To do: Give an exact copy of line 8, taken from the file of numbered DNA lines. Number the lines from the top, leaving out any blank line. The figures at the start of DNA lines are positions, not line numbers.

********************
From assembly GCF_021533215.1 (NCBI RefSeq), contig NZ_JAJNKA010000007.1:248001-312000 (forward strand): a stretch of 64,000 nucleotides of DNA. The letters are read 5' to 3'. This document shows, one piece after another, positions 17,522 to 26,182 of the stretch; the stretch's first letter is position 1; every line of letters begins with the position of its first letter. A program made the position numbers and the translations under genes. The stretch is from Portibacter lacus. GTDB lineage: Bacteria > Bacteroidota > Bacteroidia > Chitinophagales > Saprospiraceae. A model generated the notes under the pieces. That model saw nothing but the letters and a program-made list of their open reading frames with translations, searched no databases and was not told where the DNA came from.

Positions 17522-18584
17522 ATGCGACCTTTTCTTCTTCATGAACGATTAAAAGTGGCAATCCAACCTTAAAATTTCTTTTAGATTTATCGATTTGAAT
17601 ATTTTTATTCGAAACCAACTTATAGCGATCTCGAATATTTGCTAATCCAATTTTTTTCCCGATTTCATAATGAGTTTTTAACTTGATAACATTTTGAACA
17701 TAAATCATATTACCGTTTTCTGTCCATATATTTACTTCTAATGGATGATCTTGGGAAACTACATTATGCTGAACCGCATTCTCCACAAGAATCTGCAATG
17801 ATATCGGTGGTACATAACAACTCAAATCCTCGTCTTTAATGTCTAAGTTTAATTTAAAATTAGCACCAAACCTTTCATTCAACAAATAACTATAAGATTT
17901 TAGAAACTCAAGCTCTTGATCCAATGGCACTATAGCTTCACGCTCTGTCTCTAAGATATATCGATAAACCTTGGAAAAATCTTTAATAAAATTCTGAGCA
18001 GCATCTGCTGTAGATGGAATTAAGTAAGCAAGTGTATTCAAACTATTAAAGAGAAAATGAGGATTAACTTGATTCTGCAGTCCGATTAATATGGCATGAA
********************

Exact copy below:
18001 GCATCTGCTGTAGATGGAATTAAGTAAGCAAGTGTATTCAAACTATTAAAGAGAAAATGAGGATTAACTTGATTCTGCAGTCCGATTAATATGGCATGAA